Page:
P827 SARS-CoV-2 breakthrough infections after COVID-19 vaccination in patients with Inflammatory Bowel Disease: A systematic review and meta-analysis

Van De Pol, N.(1)*;Pan, Q.(1);Derikx, L.A.A.P.(1);Bakker, L.(1);van der Woude, C.J.(1);de Vries, A.C.(1);

(1)Erasmus MC, Gastroenterology and hepatology, Rotterdam, The Netherlands;


Patients with inflammatory bowel disease (IBD) have reduced seroconversion rates to COVID-19 vaccination. It is unclear whether an impaired immune response in vaccinated IBD patients impacts the susceptibility to SARS-CoV-2 infection and occurrence of (severe) COVID-19. We evaluated SARS-CoV-2 breakthrough infection rates and the disease course of COVID-19 in vaccinated IBD patients.


A systematic literature search was performed for studies which reported SARS-CoV-2 breakthrough infection rates and/or the disease course of COVID-19 in patients with IBD after COVID-19 vaccination. Primary outcome was the rates of breakthrough infection per time period. In meta-analyses, the pooled relative risk was calculated with a random effects model for vaccinated patients compared to vaccinated controls, to partially vaccinated and unvaccinated patients with IBD.


A total of 16 studies were included in analysis. The study period ranged from January 2020 to October 2021, and a follow-up time ranges from 3 weeks to 6 months. The breakthrough infection rates range from 0 to 37.4% in IBD patients within the study follow-up time. Strikingly, only studies with vaccination prior to December 2021 showed a breakthrough infection rate above 2%. (Figure 1). The disease course of a breakthrough infection is generally mild, with mild constitutional and respiratory symptoms in 85% of infected IBD patients. Hospitalization and mortality rates are low (0-8.7% and 0-4.3% respectively). Meta-analyses showed a significantly lower pooled relative risk of breakthrough infection for vaccinated as compared to unvaccinated IBD patients (RR 0.07, 95% CI 0.03; 0.18). No difference was observed in risk of breakthrough infections between IBD patients and non-IBD controls (RR 1.01, 95% CI 0.92; 1.10), and no difference between vaccinated and partially vaccinated IBD patients (RR 0.67, 95% CI 0.38; 1.18). The impact of immunosuppressive therapy on breakthrough infection rates differs between studies. One study reported higher breakthrough infection rates for patients treated with infliximab in comparison to vedolizumab (P<.05). Other studies showed no impact on the breakthrough infection rates for immunosuppressive treatment vs no treatment, anti-TNF-α/corticosteroids vs without anti-TNF-α/corticosteroids and other biologics vs anti-TNF-α.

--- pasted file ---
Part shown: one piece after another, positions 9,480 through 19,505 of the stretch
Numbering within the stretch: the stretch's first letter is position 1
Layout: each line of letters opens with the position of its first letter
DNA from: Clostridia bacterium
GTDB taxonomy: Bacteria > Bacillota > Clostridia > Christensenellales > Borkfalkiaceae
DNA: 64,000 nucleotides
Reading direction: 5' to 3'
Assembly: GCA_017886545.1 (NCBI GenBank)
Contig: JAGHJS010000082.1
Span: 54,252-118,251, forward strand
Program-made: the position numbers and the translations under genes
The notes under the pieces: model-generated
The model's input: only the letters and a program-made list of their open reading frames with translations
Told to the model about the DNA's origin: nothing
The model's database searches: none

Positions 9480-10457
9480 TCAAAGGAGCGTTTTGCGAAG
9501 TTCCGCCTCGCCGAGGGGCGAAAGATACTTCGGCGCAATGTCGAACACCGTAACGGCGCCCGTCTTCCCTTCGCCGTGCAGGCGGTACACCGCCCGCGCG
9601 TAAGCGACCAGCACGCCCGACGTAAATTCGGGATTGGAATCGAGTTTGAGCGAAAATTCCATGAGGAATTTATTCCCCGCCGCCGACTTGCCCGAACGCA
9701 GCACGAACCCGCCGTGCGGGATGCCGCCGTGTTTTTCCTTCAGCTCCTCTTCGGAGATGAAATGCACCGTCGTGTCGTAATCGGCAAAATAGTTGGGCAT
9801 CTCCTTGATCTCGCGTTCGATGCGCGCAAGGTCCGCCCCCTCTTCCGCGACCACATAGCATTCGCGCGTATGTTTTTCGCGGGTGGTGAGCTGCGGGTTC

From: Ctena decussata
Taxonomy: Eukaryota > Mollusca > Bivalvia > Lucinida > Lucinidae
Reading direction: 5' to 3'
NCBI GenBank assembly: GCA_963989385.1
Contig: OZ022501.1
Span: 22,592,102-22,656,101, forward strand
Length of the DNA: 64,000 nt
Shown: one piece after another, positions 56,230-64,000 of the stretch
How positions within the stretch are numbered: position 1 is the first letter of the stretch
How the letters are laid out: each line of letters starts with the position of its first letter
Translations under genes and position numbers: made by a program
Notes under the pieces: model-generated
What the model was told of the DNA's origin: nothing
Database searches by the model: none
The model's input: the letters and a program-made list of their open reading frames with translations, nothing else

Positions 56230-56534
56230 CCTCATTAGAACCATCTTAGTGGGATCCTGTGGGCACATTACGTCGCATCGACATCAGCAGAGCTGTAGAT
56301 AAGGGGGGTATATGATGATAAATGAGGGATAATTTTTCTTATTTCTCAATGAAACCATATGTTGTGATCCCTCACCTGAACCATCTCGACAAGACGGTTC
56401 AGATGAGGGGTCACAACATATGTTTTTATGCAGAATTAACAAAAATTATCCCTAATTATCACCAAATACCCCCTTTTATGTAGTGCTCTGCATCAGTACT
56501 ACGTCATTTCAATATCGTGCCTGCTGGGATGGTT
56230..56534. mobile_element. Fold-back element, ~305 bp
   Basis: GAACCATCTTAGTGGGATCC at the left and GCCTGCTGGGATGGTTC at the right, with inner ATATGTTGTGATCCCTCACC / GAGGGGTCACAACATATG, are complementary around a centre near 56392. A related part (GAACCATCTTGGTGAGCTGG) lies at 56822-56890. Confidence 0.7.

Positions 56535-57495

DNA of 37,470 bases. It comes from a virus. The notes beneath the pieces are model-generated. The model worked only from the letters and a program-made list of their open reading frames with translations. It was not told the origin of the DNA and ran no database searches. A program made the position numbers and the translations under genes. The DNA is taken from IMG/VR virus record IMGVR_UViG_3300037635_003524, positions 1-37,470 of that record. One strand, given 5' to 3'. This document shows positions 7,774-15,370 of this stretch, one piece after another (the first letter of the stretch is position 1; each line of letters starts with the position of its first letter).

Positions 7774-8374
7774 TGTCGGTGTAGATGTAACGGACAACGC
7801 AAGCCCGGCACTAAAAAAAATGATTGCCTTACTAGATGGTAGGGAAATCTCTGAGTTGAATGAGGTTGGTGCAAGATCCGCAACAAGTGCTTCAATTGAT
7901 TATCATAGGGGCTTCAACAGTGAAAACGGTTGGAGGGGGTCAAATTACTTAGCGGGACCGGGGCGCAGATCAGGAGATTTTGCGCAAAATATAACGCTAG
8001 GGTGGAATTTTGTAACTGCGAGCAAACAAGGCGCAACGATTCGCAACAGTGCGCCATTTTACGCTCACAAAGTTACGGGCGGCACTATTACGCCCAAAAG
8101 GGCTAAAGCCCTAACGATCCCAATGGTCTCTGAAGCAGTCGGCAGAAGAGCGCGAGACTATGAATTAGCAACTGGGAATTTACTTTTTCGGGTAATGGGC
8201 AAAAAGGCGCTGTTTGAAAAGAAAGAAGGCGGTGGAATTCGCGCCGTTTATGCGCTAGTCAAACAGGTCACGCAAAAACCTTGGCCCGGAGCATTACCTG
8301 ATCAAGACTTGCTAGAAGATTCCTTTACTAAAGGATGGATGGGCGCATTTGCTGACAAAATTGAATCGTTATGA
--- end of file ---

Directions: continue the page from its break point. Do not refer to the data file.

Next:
Vaccination is effective to prevent COVID-19 infections in patients with IBD. Breakthrough infections do occur, but the disease course is generally mild. Available data seem to suggest a declining trend of breakthrough infections during calendar time. Data on the impact of IBD medication on the rate of breakthrough infections and disease course require further elucidation.